26th March 1957 to 14th May 2011
My relationship with Bill was special. I
knew him in a way most of you didn't. In fact, I'm going to be so bold
as to say that I knew him in a way that none of you did. Don't think
so? Well, let's just say that he let me ride his Commando. More than
once. See what I mean?
Beneath that gruff exterior was a teddy bear of a man. Yes, Bill had strong opinions, and he shared them freely, but he also listened to the opinions of others. He might not agree with you, but if your opinions were thoughtful, and you could back them up, then he respected them. Yes, he gave me a hard time about the "Kerry for President" sign I had in the front window of my house, but our disagreements were NEVER heated or personal--that's rare. And why? Because we agreed on the thing that REALLY counts: morals. Loyalty, honesty, having a strong work ethic—being a good friend. And he was not afraid to show his emotions—something I've always thought made a man strong, not weak.
And Bill was a great teacher. When I met him in 2004 I could do little more than ride my bike in a straight line, but as we rode miles and miles of canyon road together over the next seven years, I busted my butt to learn from him, and he knew and respected that. And when one day a year or so ago he complimented me, telling me that I had become a really good rider, I know he meant it. Whenever Bill complimented me, I knew really meant it—that is was from the heart—and it meant the world to me.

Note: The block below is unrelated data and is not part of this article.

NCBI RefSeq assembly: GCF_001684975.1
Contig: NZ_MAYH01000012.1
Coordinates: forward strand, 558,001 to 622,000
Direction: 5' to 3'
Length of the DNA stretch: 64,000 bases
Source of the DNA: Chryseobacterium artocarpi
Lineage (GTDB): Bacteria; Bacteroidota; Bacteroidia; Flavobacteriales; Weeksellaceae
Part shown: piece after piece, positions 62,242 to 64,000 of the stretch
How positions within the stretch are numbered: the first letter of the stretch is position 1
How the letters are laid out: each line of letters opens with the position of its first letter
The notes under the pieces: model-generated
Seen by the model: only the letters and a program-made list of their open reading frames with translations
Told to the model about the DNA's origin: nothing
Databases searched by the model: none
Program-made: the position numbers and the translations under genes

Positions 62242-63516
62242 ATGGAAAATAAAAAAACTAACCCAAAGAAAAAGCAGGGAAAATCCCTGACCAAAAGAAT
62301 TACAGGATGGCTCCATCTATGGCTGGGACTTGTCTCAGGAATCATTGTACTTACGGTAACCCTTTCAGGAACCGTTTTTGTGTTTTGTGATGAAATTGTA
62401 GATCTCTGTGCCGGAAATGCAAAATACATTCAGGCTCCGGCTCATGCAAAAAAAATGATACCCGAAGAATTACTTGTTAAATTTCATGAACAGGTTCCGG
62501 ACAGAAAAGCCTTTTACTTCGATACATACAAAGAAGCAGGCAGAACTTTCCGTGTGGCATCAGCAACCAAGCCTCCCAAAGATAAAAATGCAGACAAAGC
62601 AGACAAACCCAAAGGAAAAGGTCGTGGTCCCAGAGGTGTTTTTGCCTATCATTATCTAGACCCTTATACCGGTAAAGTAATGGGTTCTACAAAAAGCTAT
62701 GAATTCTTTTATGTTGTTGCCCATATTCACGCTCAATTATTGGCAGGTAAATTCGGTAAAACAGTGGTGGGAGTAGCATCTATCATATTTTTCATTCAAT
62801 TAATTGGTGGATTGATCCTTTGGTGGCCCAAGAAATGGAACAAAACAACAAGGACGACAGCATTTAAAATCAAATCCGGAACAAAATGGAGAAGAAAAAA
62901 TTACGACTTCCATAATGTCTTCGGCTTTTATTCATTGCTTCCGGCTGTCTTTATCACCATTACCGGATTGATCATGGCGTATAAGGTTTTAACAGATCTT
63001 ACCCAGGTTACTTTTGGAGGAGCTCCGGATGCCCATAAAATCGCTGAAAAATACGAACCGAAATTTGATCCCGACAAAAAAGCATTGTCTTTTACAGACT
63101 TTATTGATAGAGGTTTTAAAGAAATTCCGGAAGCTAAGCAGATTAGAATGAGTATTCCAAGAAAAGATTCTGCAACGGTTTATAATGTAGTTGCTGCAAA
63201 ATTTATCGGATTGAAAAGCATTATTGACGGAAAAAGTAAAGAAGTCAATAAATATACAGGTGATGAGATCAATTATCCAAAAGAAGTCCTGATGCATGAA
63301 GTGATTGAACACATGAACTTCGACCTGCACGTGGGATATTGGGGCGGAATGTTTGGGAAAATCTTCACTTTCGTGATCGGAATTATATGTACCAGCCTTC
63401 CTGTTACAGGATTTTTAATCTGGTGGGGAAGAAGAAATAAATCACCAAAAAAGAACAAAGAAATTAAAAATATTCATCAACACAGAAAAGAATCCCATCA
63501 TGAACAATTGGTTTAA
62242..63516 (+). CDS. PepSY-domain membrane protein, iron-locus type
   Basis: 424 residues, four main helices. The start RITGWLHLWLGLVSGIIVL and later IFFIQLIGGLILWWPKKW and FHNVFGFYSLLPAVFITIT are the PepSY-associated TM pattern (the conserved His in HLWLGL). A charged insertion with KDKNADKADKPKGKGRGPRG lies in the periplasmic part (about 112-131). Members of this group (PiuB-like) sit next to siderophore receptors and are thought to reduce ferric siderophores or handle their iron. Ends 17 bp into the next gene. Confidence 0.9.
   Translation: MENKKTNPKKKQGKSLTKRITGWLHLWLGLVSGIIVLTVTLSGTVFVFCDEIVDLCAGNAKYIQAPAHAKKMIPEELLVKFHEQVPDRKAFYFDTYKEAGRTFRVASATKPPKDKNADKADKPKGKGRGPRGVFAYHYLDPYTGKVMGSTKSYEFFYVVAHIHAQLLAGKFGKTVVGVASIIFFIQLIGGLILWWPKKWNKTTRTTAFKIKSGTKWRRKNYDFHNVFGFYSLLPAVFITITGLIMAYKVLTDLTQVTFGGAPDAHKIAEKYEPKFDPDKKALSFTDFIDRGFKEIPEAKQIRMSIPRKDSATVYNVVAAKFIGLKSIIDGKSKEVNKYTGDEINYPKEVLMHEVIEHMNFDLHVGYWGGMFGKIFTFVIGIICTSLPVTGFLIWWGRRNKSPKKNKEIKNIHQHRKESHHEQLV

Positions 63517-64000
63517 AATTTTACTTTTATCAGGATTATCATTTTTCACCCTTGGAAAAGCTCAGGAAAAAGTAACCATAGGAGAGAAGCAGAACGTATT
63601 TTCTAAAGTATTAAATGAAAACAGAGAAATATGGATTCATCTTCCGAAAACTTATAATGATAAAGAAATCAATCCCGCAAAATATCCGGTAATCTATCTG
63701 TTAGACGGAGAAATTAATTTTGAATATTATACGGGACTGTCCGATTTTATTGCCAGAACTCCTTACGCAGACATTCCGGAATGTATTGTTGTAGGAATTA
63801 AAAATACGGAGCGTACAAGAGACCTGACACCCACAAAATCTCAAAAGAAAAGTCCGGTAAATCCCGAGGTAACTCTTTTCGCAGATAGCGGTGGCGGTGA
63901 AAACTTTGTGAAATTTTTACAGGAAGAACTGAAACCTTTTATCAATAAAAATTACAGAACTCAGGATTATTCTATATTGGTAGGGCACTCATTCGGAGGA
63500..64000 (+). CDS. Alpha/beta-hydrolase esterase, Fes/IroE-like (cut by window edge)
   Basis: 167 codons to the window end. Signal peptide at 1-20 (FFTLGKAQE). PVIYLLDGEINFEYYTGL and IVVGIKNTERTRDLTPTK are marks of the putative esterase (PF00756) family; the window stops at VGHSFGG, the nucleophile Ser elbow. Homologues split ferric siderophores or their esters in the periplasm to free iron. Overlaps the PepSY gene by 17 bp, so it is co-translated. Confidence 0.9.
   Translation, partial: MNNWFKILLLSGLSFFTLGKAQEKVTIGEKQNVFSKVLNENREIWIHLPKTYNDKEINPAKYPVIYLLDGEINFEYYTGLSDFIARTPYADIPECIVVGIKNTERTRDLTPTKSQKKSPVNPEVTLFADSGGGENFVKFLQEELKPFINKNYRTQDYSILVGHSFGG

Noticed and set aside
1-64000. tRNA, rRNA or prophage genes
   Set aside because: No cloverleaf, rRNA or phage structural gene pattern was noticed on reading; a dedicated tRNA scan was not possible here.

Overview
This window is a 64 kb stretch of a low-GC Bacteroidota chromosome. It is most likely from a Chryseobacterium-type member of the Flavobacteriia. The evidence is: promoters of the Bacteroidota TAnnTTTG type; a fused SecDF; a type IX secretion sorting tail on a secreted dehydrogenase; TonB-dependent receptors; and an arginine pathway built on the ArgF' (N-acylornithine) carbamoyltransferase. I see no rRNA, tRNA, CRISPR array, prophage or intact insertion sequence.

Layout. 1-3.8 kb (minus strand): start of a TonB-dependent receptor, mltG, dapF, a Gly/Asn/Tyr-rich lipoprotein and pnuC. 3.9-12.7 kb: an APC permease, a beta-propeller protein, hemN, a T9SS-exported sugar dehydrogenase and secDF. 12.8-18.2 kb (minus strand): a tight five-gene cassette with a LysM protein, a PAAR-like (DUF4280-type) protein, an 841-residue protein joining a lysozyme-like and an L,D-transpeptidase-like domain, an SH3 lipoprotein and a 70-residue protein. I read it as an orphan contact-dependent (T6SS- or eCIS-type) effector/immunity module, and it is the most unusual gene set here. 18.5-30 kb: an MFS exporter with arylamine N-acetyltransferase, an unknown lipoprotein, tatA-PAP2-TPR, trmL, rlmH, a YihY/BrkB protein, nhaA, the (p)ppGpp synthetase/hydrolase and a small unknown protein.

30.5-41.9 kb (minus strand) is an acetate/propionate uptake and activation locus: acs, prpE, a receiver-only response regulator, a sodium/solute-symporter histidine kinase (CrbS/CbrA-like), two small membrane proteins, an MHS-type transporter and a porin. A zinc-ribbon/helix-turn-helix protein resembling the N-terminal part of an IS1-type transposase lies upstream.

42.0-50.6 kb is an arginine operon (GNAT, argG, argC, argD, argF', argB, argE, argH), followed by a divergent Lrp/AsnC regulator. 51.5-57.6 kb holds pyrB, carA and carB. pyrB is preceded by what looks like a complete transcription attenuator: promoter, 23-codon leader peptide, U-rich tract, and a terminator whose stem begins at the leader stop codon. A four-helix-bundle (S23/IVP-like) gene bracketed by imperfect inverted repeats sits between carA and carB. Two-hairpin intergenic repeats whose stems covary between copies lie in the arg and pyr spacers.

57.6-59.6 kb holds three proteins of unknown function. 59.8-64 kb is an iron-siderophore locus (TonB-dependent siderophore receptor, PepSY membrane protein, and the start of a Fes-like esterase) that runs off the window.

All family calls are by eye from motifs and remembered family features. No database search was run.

Bill was also an extremely generous person. When I was married and owned a vintage home in Anaheim with my ex-wife, Bill came over and helped me install some lighting in my newly remodeled kitchen, as well as a new exhaust fan in my bathroom. He wouldn't let me pay him for his work, so I took him to lunch and bought him the Yes CD box set. You see, Bill loved music more than anything—motorcycles even. And, so do I. I think if Bill could have done anything, it would have been to play guitar - the guy just adored his rock 'n roll. When my band played at a dirty little bar in Anaheim, Bill was there to see me, and he was proud - he told me so - and again, it meant the world.
He took me to his secret camping spot out in the desert near Willow Springs with his buddies a few years ago. We shot our guns (Bill hated my Glock 9 and always told me I should buy a .45), cooked some killer steaks and had a blast around the campfire. We also shot some skeet - something I'd never done. And that was another thing about Bill - there was no need to talk shit with him, to tell him you'd done stuff you hadn't, because he didn't judge you. He'd just say, "BRIAN! Oh my GOD! You HAVE to (go there, do that, etc.)!!! And I when I ended up being pretty good at it, again, boy was he proud! He bragged to his buddies and even posted about it on the Forum. Such an awesome guy, my big brother.
I'll miss my big brother Bill more than
you could ever know. He won't be there anymore to give me advice, to
give me help, to teach me things. But, I have pictures, and I have
video, and I have memories. And, I can still talk to him, and I can
always ask myself, "What would Bill do?"
So long, Big Brother; I hope you are at peace.
Brian Wilcher (Aladinsane)